A ROYAL question has arisen over the World War Two history of the Marine Aircraft Experimental Establishment at Rhu and Helensburgh.
Retired local newspaper editor Robin Bird, who is currently completing his second book about the establishment, which was officially known as RAF Helensburgh, wonders if any local people can remember a visit by the then Duke of Kent.
The work of MAEE was top secret during the war, but more and more information about it is emerging as time goes on.
Robin's first book was about his father Bob Bird, who was MAEE's official photographer, and the new book — which has been delayed by a family bereavement and computer problems — will lift the high security curtain still further.
He says: "Prime Minister Winston Churchill was seen at Rhu, prior to crossing the Atlantic for historic talks with American President Franklin Roosevelt. This would almost certainly have brought him within the confines of RAF Helensburgh. But did the Duke of Kent visit the establishment?
"The Duchess of Kent did. She was known to accompany her husband during his goodwill tours of RAF stations before his mysterious and controversial death in an air crash in the Highlands on August 25 1942 at the age of 39.
"The Duchess, one of the most beautiful and well dressed women in Britain, regularly visited units of uniformed women during the war.
"She inspected Womens Auxiliary Air Force members — who were housed at Woodstone — at the MAEE headquarters, Ardenvohr, the requisitioned Rhu home of the Royal Northern Yacht Club.
"In fact a photograph of the royal visit was published in the Helensburgh and Gareloch Times, raising concerns with the local police that there could be a breach of security."
Robin says that MAEE would have interested the Duke in his role as Air Commodore. While his inspection would have been held in private, it is likely that the royal couple — who had a home at Pitliver House, Rosyth — would have visited Helensburgh and Rhu together.
Mystery and intrigue surrounds the crash in which the Duke died when his Sunderland flying boat crashed into a Caithness hillside in bad weather while on route from Invergordon in Easter Ross to Iceland on what was officially described as a goodwill tour.
One twist in the story was the choice of a Sunderland flying boat taking off from Invergordon, and normally a land-based plane from Prestwick, where MAEE had an airfield, would have been used.
"It was alleged that the British Secret Service sabotaged the Sunderland, W4026, because of the Duke's friendship with the Nazi hierarchy," Robin says. "He wanted peace with Germany and it was even rumoured that Rudolf Hess was aboard the plane.
"The Duke was certainly a colourful character known to take drugs and have affairs with women and men. The Duchess, in contrast, was well respected as a member of the royal family and a mother, and had given birth to their third child, Prince Michael of Kent, only six weeks before the crash.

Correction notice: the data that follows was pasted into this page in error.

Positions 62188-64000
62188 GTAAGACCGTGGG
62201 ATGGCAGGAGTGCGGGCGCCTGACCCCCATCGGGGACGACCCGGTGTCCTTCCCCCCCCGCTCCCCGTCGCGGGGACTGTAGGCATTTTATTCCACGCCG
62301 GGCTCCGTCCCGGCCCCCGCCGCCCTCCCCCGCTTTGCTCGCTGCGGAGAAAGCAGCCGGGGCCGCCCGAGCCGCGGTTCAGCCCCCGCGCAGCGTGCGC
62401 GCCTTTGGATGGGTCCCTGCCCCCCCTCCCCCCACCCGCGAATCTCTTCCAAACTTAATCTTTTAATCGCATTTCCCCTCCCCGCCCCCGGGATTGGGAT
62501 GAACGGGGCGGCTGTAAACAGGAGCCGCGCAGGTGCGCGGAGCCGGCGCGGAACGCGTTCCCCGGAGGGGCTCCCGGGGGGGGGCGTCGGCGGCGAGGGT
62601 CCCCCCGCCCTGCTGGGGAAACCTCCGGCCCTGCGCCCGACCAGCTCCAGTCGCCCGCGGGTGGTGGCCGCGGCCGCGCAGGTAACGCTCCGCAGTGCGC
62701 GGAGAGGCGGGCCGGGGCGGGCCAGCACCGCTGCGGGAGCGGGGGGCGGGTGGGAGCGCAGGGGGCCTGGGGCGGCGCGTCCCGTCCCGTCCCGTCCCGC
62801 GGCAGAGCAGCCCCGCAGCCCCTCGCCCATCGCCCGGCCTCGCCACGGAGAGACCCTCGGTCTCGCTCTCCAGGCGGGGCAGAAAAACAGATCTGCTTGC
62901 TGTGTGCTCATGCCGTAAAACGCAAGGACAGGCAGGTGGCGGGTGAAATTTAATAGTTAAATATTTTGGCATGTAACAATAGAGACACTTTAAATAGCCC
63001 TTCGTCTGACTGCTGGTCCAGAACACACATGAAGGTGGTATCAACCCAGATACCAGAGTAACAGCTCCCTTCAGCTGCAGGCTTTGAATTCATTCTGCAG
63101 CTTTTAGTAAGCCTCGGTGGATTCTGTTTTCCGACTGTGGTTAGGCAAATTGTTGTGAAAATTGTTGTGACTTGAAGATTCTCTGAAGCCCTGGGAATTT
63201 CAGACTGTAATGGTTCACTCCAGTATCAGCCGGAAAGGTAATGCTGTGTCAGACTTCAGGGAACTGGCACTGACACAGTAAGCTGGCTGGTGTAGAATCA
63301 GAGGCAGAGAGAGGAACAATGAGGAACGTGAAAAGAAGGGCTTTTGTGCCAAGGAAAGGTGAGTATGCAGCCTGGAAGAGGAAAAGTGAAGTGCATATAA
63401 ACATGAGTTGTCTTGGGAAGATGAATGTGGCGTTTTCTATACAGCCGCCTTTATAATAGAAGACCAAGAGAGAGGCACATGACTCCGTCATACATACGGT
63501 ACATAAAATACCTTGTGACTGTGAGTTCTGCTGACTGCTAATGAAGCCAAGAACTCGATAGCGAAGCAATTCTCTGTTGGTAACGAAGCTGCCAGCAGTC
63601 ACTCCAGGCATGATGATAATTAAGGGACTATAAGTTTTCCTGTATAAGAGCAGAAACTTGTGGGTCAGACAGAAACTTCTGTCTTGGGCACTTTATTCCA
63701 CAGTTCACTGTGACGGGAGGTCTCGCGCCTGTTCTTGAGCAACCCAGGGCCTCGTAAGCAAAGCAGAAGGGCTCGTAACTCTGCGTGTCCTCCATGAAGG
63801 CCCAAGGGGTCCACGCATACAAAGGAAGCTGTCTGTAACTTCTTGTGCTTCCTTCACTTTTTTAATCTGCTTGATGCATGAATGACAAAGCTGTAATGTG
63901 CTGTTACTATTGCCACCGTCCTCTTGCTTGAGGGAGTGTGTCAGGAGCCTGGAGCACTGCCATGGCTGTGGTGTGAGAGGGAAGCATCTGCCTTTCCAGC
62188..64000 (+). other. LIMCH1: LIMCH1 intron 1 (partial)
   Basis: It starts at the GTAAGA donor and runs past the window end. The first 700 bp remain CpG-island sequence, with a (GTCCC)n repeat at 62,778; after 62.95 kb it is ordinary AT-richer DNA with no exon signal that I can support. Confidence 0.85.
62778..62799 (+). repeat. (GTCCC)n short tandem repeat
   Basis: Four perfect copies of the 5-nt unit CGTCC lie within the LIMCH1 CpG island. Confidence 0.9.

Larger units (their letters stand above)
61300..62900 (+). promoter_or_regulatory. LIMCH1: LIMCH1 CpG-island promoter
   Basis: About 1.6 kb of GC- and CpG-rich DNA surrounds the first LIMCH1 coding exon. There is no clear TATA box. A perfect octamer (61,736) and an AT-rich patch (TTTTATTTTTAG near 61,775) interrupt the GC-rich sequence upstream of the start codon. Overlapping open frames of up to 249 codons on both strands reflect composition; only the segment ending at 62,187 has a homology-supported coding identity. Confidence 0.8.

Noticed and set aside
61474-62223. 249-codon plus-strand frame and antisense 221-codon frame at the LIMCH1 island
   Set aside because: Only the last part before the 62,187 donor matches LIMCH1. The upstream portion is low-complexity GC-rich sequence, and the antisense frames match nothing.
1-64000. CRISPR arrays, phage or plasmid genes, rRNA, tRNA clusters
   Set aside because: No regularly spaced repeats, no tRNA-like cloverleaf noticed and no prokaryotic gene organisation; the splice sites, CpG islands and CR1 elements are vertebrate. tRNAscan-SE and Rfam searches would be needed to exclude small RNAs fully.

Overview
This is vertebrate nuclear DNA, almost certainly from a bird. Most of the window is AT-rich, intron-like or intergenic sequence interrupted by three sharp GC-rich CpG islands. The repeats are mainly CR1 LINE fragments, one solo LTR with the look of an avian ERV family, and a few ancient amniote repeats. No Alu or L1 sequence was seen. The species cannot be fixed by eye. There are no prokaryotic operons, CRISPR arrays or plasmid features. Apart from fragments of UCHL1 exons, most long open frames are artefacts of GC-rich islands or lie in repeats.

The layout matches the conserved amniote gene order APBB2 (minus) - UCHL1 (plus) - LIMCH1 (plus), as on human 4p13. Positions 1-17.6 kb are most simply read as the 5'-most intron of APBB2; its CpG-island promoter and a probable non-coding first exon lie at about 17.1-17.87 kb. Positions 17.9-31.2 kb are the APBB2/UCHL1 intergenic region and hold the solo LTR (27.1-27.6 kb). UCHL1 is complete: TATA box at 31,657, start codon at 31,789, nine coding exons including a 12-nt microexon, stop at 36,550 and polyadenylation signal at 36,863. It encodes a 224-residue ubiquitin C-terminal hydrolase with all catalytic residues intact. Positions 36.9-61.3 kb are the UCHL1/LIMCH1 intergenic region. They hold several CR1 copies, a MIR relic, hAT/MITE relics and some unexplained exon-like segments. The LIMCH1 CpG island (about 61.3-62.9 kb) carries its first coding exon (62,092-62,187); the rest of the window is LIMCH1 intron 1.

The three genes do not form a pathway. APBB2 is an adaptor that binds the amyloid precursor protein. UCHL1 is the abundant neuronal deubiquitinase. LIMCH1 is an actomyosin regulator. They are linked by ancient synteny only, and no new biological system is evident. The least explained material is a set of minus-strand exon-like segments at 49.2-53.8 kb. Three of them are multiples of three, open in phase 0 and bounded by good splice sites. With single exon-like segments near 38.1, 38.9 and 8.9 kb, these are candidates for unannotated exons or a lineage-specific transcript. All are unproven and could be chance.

"The Duchess may also have visited Helensburgh and Rhu after her husband's death. She continued goodwill visits to units of uniformed women while in mourning — and still managed to look striking as a widow wearing purple and black."
Helensburgh man Billy Petrie, Provost of Argyll and Bute Council, was a child growing up in Rhu village at the time. “I remember when the Duchess visited the Yacht Club,” he says.
“A picture of her was taken at the gatehouse and published in the local paper. My father was a Special Constable, and in the wartime atmosphere he felt that publication of the picture was a security risk.
“However, I am not aware of the Duke having visited the area, and he was not with her that day.”
Another wartime visitor to Rhu was the exiled Ethiopian Regent, Haile Selassie, who lived on a large yacht called the Nahleen, owned by a family called Yuile, before moving to a rented house on the Rhu Point road, Rhu Lodge, which was later rented on one occasion by entertainer Noel Coward.
The wartime diary of Robin's father, Bob Bird, was the inspiration for his first book, ‘Top Secret War Bird of World War Two', about his father.
The new book is entitled ‘Secret Air Force of World War Two', about MAEE at Helensburgh between 1939-45. It was a secret wing of the Royal Air Force and tested seaplanes, radar, Leigh Lights, torpedoes and depth bombs as part of the war on U-Boats.
"It is a fascinating story not previously told in full," added Robin, a retired editor of Merseyside local newspapers, including the Birkenhead News and the Wirral Globe, and later a Newsquest editorial director.